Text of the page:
A feed of recent articles relating to Behavioral Economics from The Daily Climate.

23 March 2018. What on Earth? Why climate change skeptics are backing geoengineering

Large-scale efforts to fight climate change by directly manipulating the natural environment are gaining momentum under the Trump administration.

23 March 2018. Global emissions rose in 2017, but US and China both made progress

Fossil fuels met the bulk of new global energy demand in 2017, a shift from recent years when clean energy led the way. Still, renewables grew, IEA says.

23 March 2018. Chevron’s lawyer says climate change is real, and it’s your fault

In a court hearing in San Francisco, oil companies publicly backed the science of climate change.

23 March 2018. New solar cell works rain or shine

A new hybrid solar cell works in rainy weather by generating electricity from the movement of raindrops sliding on its surface.

23 March 2018. Paul Ehrlich: 'Collapse of civilisation is a near certainty within decades.'

Fifty years after the publication of his controversial book The Population Bomb , biologist Paul Ehrlich warns overpopulation and overconsumption are driving us over the edge.

Ehrlich has been quite prolific in those 50 years, continually drawing connections among the different planetary forces shaping our health and environment – forces like biodiversity, the nitrogen cycle, climate change and yes, overpopulation. The concern that he shares with other scientists working in this field: These are force multipliers, coming harder and faster at civilization than any one issue by itself.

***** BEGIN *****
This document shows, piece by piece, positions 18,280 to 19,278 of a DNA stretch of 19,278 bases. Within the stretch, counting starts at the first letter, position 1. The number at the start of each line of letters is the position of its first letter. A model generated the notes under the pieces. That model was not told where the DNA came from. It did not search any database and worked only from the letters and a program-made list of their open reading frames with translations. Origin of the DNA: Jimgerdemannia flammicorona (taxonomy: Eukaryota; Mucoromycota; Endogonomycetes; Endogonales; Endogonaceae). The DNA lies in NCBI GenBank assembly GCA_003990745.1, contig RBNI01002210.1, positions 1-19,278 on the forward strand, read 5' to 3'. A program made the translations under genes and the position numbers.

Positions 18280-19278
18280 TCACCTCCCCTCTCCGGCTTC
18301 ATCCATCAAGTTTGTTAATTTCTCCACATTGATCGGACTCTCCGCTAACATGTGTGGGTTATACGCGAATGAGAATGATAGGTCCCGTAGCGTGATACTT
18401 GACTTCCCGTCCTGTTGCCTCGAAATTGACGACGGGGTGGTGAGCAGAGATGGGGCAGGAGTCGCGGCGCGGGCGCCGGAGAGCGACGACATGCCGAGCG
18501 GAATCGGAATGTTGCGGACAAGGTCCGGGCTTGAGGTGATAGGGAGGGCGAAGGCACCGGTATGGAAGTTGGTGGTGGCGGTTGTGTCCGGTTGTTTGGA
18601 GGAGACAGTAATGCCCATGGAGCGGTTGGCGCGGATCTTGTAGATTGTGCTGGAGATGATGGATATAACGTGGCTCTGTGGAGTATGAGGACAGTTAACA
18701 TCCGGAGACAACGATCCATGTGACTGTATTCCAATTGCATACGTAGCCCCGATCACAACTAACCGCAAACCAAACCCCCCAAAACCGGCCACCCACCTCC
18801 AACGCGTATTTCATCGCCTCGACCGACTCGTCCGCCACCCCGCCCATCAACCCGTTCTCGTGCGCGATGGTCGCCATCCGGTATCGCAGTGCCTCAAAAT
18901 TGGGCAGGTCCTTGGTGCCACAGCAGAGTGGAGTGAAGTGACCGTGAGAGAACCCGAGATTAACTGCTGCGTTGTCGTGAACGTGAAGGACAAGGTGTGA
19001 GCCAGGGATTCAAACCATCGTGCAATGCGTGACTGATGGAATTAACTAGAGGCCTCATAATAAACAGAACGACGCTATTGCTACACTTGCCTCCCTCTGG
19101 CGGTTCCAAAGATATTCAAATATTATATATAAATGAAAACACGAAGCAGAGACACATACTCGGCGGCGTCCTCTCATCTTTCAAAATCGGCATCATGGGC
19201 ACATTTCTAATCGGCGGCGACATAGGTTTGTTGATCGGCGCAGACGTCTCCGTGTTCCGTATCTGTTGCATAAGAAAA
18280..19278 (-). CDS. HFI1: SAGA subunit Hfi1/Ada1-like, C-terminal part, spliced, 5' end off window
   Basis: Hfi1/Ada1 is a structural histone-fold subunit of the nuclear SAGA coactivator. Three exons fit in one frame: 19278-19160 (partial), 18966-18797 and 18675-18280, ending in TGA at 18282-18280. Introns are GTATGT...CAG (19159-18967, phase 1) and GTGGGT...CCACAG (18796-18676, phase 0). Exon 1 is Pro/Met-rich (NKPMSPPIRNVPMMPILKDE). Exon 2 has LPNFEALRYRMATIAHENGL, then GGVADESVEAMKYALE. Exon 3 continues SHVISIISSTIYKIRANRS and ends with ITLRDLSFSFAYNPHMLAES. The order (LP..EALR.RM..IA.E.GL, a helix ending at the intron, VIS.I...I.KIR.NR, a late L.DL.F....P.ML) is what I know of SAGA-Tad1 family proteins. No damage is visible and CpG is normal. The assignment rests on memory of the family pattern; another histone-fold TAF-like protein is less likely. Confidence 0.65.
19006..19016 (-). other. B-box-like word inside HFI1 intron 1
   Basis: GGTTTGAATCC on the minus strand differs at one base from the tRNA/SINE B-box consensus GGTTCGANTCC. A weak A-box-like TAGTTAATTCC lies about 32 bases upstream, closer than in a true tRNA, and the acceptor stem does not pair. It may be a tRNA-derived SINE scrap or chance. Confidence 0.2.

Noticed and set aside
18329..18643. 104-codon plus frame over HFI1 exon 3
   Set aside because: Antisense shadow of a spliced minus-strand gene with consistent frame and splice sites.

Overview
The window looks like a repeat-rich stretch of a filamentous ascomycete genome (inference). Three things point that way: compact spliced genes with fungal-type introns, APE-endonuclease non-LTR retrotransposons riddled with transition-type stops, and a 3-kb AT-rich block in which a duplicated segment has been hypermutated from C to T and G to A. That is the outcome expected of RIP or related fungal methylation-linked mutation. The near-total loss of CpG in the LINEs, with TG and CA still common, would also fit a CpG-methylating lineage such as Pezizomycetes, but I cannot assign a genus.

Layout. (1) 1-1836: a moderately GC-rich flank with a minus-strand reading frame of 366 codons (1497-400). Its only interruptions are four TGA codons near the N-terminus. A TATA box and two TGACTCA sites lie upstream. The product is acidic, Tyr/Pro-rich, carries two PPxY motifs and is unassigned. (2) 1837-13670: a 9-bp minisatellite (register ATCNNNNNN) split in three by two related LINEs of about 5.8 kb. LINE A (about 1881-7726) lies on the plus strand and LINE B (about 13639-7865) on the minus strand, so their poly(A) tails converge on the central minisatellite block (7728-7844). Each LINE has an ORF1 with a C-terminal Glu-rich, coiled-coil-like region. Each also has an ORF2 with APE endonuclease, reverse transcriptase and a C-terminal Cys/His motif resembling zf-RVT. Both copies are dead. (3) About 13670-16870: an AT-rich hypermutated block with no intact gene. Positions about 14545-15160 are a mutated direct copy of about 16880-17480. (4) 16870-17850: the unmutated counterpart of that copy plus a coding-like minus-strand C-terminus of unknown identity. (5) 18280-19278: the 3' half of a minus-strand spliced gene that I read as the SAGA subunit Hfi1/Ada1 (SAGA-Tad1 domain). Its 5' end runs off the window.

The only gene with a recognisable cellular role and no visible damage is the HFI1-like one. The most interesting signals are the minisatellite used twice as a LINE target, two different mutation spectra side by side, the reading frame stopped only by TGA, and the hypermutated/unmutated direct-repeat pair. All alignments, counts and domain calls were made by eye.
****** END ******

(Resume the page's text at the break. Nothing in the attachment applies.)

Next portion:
Veteran journalist Damian Carrington's interview with Ehrlich is excellent. Worth reading, too, is the website Ehrlich and other scientists have put together to explore these interconnections: The Millennium Alliance for Humanity and the Biosphere .

And if you want to keep abreast of this issue, every Saturday we publish a roundup of the best reporting we've seen that week probing the interplay of these different environmental issues. Get our " Science Saturday " newsletter free in your inbox by signing up here .

Read the full interview at The Guardian .

23 March 2018. Can a waste plant become Copenhagen’s biggest tourism attraction?

The Danish capital thinks outside the box in effort to become the world’s first carbon-neutral city.

23 March 2018. The hydrogen-powered car’s big setback

A two-year trial to offer cars that consume Earth’s most common element and emit only water will end over high costs.

23 March 2018. Congress poised to approve $15M for village relocation in Alaska